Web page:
Braves closer Jason Grilli had back spasms and was unavailable to pitch in the weekend series against the Nationals, including a pair of tough losses that saw the Braves overcome early deficits to tie on Saturday and take the lead Sunday.
Rookie reliever Cody Martin took the loss in both games, giving up a walkoff homer to Bryce Harper in Saturday’s 8-6 defeat and giving up two runs in the eighth inning of Sunday’s 5-4 loss that completed a three-game Nationals sweep.
The Braves wouldn’t specify his injury publicly until after Sunday’s series finale, when manager Fredi Gonzalez was asked if usual eighth-inning reliever Jim Johnson had been held back in case there was a save situation in the ninth.
“Yeah, Jason is battling some back spasms the last couple of days, so he wasn’t available again,” Gonzalez said. “He is getting better. He’s getting closer. We’ll see how quickly we get him on the field.”
Grilli said after Sunday’s game, “I’m here and I’m trying to get myself as ready as possible.” Asked if he made progress during treatment sessions over the weekend, he said, “Absolutely.”
The Braves were to fly to Cincinnati after Sunday’s game to start a three-game series Monday against the Reds.
Grillil, who has nine saves in 10 opportunities, last pitched Wednesday in the homestand finale, and it wasn’t known that he was injured until Saturday, when he was conspicuously absent from the bullpen in the closing innings.
Gonzalez was asked after Saturday’s loss about Grilli’s absence, and the manager said only that the veteran right-hander had been unavailable to pitch and that they hoped it was only a minor issue.
Before Sunday’s game, Gonzalez did say that it wasn’t an arm injury, but wouldn’t elaborate.
“Did he tell you what it was?” Gonzalez said to a reporter Sunday morning, when asked about Grilli’s situation.
Told that Grilli had not been specific about the injury or the severity, Gonzalez said, “We’ll see if he can throw. But it’s not his arm.”
Technically, teams are not permitted to disclose the specifics of injuries unless a player consents to such disclosure. But in almost every situation, the player does consent and teams do provide more specific information. Most figure it’s better to have people know rather than speculate.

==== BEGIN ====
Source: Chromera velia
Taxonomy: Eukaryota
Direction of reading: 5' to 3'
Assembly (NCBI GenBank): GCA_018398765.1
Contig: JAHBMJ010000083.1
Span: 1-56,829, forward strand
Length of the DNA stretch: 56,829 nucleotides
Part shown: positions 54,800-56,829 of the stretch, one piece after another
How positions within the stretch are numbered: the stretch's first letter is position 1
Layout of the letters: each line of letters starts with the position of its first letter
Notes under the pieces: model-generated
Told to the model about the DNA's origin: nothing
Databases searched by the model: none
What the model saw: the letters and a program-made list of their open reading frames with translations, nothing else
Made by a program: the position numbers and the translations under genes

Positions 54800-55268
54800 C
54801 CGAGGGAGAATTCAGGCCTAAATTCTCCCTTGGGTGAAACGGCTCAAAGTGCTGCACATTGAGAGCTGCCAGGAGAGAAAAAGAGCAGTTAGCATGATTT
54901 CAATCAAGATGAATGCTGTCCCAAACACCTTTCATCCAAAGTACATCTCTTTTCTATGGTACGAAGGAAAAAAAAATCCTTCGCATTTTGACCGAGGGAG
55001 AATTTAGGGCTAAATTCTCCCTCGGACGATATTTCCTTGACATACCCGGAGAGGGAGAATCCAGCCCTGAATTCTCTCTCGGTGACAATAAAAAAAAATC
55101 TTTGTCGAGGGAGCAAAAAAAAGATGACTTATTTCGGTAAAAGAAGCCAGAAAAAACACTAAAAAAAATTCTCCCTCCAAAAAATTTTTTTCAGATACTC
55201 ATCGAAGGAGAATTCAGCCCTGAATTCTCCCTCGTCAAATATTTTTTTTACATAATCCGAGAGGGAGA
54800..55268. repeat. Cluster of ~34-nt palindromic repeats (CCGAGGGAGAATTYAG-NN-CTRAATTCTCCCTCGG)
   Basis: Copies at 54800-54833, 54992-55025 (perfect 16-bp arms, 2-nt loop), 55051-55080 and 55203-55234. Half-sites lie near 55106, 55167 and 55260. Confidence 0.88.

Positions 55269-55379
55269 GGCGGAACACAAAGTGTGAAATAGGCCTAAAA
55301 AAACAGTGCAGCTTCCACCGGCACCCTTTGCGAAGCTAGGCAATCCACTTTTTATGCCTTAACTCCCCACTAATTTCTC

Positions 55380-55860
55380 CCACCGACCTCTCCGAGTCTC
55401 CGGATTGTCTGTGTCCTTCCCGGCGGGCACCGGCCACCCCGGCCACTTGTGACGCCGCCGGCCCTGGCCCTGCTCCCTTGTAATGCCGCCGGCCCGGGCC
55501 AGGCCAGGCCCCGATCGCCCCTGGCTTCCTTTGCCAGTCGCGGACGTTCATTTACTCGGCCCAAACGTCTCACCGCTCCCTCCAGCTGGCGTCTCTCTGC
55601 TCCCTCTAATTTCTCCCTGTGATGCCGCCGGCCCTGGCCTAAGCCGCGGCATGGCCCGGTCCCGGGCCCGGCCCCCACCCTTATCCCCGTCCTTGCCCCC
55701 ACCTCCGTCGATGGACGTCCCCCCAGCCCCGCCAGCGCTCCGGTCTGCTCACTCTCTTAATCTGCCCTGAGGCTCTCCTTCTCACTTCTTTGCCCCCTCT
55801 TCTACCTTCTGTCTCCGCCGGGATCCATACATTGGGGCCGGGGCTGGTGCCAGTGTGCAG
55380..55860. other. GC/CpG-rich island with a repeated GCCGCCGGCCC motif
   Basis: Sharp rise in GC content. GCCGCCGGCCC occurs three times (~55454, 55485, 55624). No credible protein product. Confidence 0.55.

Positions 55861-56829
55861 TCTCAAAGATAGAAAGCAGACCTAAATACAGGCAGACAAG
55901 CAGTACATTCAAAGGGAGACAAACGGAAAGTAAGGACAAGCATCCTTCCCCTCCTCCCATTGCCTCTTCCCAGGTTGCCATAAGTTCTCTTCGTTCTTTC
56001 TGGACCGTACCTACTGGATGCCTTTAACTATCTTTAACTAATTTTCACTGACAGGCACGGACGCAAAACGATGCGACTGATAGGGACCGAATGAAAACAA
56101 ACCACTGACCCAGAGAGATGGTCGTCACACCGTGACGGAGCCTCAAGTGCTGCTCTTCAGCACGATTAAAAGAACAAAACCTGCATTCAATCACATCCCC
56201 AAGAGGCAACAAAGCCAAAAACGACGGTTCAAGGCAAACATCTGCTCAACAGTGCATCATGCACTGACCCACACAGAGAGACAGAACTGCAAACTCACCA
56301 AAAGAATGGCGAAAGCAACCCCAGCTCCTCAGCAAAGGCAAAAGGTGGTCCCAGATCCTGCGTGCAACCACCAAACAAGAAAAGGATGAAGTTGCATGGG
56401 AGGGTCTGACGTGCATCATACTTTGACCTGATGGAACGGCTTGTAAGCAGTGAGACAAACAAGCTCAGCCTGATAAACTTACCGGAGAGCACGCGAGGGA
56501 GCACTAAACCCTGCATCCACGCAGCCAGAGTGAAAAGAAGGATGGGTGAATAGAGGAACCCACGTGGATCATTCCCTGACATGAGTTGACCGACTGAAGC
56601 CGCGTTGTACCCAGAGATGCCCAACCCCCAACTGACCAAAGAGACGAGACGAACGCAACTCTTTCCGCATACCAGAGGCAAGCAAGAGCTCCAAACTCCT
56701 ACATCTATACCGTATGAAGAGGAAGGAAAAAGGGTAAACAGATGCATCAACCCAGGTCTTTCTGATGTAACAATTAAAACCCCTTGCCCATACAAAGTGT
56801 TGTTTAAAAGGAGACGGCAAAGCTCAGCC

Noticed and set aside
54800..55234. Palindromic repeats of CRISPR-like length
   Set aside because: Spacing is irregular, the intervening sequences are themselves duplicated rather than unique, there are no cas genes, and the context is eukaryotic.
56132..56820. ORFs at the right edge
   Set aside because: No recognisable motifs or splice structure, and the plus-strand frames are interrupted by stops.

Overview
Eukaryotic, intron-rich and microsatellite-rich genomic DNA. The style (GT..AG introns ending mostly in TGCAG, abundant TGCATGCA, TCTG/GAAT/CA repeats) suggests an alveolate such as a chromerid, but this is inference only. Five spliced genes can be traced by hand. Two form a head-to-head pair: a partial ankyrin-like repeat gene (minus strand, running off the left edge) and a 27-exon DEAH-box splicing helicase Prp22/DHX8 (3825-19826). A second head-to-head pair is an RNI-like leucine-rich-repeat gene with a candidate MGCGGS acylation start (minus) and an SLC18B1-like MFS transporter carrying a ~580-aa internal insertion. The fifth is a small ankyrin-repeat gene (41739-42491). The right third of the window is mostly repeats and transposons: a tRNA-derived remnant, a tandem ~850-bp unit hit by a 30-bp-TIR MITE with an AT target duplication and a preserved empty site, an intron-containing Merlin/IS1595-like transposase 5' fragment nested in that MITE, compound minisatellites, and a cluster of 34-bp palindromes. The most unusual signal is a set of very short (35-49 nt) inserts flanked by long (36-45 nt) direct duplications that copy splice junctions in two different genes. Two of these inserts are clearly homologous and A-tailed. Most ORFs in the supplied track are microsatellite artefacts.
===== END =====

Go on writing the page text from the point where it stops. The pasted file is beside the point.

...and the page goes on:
In some circumstances, a player or a team might prefer an opponent not know the nature of an injury or whether the player will be available that day, for competitive reasons. They might not want to opponent to know whether a reliever was available, or if a pitcher or player has a leg injury or some other issue that might prevent, say, fielding a bunt.
In the case of Grilli, however, it’s more a case of the pitcher just preferred not for any focus to be on his injury.
He was asked Sunday about the back spasms and when the situation first cropped up.
“It’s tough to say.” Grilli replied. “It’s tough to pinpoint when these things really happen. We all have nicks, bruises and scratches. If I complained about everything that we feel – soreness, this and that – you guys would have have a full report. But that’s not what we’re here to talk about, we’re here to talk about winning ballgames.”
Grilli has a 4.50 ERA in 10 games, with 16 strikeouts and four walks in 10 innings. He last pitched Wednesday, when he gave up two hits and one run in the ninth inning of a 7-5 win against the Phillies.
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Credit: HYOSUB SHIN / AJC